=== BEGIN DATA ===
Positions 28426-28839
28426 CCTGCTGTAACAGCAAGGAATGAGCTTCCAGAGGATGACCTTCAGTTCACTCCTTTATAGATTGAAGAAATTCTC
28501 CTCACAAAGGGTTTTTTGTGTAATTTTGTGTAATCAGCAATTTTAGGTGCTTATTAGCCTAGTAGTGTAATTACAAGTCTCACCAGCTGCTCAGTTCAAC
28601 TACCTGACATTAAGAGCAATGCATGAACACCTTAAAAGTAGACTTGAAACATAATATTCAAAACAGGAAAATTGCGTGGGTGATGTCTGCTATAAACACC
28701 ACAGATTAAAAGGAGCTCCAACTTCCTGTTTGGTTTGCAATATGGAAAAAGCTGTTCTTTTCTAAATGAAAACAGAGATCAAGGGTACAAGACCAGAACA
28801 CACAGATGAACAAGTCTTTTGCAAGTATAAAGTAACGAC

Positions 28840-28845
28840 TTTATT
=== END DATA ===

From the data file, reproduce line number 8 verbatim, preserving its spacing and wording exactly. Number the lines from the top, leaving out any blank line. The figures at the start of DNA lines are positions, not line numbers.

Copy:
28840 TTTATT